Friday , September 14, 2012 - 11:53 AM
KNOXVILLE, Tenn. — If a tick bites you, save it in a vial of alcohol or in your freezer. It might be carrying an organism that can make you sick later -- and, depending on where you are, not necessarily with the disease you’re thinking of.
That’s the conclusion of a pair of scientists who studied 25,000 ticks that had been on people, and thousands more in the wild.
Graham Hickling, director of the University of Tennessee’s Center for Wildlife Health, and Ellen Stromdahl, a Maryland-based entomologist with the Army Institute of Public Health, co-wrote the study, "Beyond Lyme: Aetiology of Tick-borne Human Diseases with Emphasis on the South-Eastern United States," published Sept. 7 in a special issue of the journal "Zoonoses and Public Health."
Hickling said the study is the first to make a state-by-state comparison of which ticks bite people. In the North, he said, it’s usually the blacklegged tick, or "deer tick," which carries the bacteria thought to cause Lyme disease.
But in the South, Hickling said, the blacklegged tick in its nymphal stage -- the life stage it’s in during summer, when more people are bitten -- tends to seek out cold-blooded hosts, such as lizards, rather than warm-blooded, such as mice, or humans.
The Lone Star tick is another story. Though it’s not thought to spread Lyme, it can infect humans with at least six other serious illnesses, including tularaemia, spotted fever rickettsiosis (formerly called Rocky Mountain Spotted Fever) and ehrlichiosis, which has been on the rise in the South for several years.
This year, for example, Tennessee has reported almost 200 percent more rickettsiosis cases than in 2011, and more than 25 percent more cases of ehrlichiosis.
Both can be serious, even fatal, especially in the very young, older people and people whose immune systems are compromised.
Hickling wonders if, with media saturation about Lyme disease, Southerners are not worried enough about the other tick-borne illnesses they’re much more likely to get.
Though avid outdoors enthusiasts may identify the adult female Lone Star tick by its white spot, males and nymphs are not as easily distinguished, he said. The Lone Star tick is aggressive in all stages, he said, and he and his team regularly collect Lone Star ticks that test positive for disease-causing pathogens.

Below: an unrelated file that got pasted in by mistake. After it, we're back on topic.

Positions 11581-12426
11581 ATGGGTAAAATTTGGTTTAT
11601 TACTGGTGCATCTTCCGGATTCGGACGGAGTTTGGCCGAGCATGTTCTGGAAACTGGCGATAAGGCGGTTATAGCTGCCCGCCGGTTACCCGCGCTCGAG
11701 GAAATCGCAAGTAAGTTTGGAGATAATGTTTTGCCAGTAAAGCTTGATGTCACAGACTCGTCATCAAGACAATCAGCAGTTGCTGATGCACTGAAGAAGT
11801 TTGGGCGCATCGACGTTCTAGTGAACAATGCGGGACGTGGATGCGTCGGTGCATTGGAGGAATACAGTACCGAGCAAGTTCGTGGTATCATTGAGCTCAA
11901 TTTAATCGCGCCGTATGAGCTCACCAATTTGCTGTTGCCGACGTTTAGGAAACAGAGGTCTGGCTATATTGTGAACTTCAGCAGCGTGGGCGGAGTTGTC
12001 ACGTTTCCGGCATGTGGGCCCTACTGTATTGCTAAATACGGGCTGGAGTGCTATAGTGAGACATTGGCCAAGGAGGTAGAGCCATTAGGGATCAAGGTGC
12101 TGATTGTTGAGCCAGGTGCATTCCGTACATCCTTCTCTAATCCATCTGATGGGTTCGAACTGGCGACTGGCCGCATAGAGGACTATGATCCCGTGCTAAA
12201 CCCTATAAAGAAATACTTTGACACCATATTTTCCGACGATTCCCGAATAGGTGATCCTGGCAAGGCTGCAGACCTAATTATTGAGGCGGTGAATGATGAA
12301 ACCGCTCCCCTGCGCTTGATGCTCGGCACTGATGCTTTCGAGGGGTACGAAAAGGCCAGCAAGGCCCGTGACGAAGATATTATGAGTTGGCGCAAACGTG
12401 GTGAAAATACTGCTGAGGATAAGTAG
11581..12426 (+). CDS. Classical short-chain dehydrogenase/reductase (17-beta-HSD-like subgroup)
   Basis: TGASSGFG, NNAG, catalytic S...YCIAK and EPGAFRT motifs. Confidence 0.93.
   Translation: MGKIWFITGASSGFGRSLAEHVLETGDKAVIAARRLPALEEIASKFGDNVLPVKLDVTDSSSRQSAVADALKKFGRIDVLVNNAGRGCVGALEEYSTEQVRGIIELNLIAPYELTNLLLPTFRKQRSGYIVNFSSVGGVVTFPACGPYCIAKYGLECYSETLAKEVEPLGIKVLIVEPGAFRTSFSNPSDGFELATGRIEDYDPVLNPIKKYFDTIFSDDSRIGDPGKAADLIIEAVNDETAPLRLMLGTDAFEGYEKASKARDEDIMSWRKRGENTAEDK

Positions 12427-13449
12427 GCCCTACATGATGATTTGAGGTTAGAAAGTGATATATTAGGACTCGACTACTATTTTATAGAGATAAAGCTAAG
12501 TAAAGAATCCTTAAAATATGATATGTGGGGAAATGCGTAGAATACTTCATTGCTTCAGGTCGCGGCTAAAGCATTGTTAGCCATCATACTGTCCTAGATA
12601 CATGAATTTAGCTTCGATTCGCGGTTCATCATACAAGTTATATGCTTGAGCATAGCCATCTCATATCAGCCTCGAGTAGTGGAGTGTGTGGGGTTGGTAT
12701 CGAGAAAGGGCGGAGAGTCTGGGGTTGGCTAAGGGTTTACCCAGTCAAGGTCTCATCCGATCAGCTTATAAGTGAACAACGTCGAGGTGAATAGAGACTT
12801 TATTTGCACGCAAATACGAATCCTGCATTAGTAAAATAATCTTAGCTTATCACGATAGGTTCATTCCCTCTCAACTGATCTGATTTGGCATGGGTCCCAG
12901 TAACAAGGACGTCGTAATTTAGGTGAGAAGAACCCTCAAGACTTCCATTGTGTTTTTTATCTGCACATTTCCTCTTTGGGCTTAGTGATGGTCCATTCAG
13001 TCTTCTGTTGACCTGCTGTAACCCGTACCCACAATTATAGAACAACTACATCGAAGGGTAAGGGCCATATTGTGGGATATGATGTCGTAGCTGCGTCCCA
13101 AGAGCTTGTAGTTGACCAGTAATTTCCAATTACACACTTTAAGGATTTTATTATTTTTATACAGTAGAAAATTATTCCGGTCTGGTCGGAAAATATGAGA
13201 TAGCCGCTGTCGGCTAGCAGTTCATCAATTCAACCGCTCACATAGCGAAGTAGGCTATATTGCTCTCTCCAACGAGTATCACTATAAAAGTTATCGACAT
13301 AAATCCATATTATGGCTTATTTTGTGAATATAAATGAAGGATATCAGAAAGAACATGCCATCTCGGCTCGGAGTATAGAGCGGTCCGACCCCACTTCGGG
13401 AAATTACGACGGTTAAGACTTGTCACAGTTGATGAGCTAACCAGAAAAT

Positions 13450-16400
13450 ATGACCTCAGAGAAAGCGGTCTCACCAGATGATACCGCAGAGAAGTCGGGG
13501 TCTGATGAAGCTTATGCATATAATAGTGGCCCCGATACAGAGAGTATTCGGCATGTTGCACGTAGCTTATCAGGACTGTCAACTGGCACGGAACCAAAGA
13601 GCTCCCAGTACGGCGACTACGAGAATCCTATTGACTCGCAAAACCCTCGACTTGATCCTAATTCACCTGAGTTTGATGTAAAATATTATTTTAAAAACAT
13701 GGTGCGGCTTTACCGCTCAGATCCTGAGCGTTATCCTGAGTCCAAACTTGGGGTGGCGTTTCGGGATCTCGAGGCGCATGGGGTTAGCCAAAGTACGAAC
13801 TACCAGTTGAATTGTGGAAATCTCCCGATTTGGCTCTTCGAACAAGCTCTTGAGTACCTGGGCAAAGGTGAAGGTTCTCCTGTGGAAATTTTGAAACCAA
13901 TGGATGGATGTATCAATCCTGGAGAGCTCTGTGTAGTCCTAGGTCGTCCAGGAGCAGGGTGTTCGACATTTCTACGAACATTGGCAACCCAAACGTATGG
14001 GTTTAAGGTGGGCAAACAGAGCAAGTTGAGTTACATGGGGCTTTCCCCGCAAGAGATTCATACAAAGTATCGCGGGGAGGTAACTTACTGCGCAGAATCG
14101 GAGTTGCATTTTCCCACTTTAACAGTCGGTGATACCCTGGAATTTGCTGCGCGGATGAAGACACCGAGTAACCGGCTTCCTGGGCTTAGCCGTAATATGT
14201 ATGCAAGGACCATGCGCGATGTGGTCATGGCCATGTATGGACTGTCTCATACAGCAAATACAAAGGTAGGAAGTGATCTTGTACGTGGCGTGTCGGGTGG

Even medical professionals may be overlooking the obvious, he said. The study mentions a survey of 36 East Tennessee health-care providers that found 62 percent said their knowledge of ehrlichiosis was "weak" or nonexistent; two-thirds said they wouldn’t ordinarily think of testing for tick-borne illness, and a third said they wouldn’t think of identifying the type of tick to help make a diagnosis. Yet both it and rickettsiosis can be treated more easily if caught early.
Then there’s Southern Tick-Associated Rash Illness, with a rash and fever that acts like Lyme, which may be caused by the Lone Star tick’s bite. There’s disagreement on what STARI even is -- a bacteria-caused illness, or an allergic reaction -- and whether it responds to antibiotics used to treat other tick-borne illnesses.
"It’s bad enough trying to explain that there is more than one kind of tick" whose bite can make you sick, Hickling said. "Try explaining there are two disease syndromes that look the same but really aren’t."
There are also newly emerging diseases, such as "Tidewater Spotted Fever," caused by a pathogen found in 2002 in the Gulf Coast tick, which Hickling said may be a "tick on the move" to other areas.
Second-generation forests, growing in abandoned farms or previously logged areas, provide new habitats for many species of ticks, he said, as does an increasing deer population.
"My feeling is that there’s actually something out there we don’t know about yet," Hickling said. "All these vague symptoms, rashes, fevers -- I just feel like we might be missing something. Each year that goes by, there are new things popping out."
(Contact Kristi L. Nelson of The Knoxville News Sentinel in Tennessee at email@example.com)
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